From going to no one knowing my name to year 11 and most people knew who I was (I wouldn't say popular but they knew my name at least, which had me elated from my old nerdy self). It's so painful to write about, to be honest. Also I know we've heard it time and time again but I really did hate taking any cultural food to any public place. It breaks my heart that my Ma was just trying to feed me good nutritious food with love and care and I had the audacity to throw it in the bin because of what my friends would think. Honestly not everyone I was surrounded with was rude, in fact I remember a group of girls specifically who were amazing and actually called me out on my self deprecating 'humour'. At the time, I don't know if it was my teen brain or my mainstream media fuelled goal to be popular and pretty, I dropped them. I regret it, they were good people and I should have known better but I hope they are all excelling in life. Thankfully now, I revel in my ethnicity, culture and heritage. I'm proud to share it with people and show it off but wow it took a long time to get here and recognise my shortcomings and faults."
Representation isn't fair within western media but also in south Asian too - how does this make you feel?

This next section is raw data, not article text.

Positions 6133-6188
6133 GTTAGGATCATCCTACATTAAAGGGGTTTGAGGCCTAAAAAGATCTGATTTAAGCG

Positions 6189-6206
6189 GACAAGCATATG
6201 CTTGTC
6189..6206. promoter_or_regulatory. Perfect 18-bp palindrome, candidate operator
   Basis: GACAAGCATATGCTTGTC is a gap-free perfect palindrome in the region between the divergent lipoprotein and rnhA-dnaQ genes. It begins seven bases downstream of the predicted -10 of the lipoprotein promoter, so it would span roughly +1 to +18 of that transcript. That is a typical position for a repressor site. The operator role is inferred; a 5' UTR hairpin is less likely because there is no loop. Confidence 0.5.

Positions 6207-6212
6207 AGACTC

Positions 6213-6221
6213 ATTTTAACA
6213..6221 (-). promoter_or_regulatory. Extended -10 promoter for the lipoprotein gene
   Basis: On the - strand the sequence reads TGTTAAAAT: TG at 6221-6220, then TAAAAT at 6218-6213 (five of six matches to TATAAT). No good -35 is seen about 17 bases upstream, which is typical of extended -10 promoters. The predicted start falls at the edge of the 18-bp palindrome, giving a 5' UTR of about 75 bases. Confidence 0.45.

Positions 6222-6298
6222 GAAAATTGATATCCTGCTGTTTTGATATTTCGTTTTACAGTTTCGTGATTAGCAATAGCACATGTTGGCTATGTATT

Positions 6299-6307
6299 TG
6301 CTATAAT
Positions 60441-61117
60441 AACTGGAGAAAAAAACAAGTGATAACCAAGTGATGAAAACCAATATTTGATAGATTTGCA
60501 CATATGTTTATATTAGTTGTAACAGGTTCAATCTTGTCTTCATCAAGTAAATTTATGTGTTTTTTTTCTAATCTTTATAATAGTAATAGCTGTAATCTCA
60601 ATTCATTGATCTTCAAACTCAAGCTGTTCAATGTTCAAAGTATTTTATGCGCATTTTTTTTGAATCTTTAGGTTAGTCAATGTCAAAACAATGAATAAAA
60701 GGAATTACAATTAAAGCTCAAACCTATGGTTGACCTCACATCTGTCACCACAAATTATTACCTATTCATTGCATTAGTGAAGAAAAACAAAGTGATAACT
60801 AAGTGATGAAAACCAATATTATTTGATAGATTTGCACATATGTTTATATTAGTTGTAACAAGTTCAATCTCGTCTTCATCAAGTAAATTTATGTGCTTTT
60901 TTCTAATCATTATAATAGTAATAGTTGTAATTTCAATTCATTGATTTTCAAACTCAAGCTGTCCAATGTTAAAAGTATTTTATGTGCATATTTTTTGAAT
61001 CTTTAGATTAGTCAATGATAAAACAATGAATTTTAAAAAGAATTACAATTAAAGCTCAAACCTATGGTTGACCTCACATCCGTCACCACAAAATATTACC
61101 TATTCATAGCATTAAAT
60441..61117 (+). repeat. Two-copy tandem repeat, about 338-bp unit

"AH THE COLOURISM and if you say you don't see it, you're being intentionally dense. South Asian media was somewhat an escape from me from the westernised world I grew up in, although I'd never admit it at that age. Unfortunately it could never aid me in accepting my bronze skin at all. It definitely helped me accept and appreciate the culture, languages and vibrancy of growing up Desi but even then I'd have to hear 'fair skinned girl' in every song or see dark skinned villains all the time (sometimes doing black face which is wildly inappropriate).
I'd have to hear 'fair skinned girl' in every song or see dark skinned villains all the time
Even then I could feel the knots in my stomach twisting when I watched it and sang the lyrics but I didn't know why. I say when I was growing up but even now they don't have dark skinned actors, especially women, in bollywood. The people that they consider darkskinned are at least four shades lighter than me. Ridiculous. I watched a film that came out in 2019 where the female lead donned foundation 4 shades darker than her to represent a darker skinned SA. You're telling me they couldn't get an actual dark skinned SA actor? What's laughable is the film itself is meant to be 'progressive' and the message is that everyone is beautiful etc. How can you even began to send that message with frankly insulting casting? Even going back to Mauritius for holidays was hard 'don't go out in the sun, you'll get dark.' What did I come on holiday for then, Auntie huh?! Especially since my brother was much lighter skinned than me.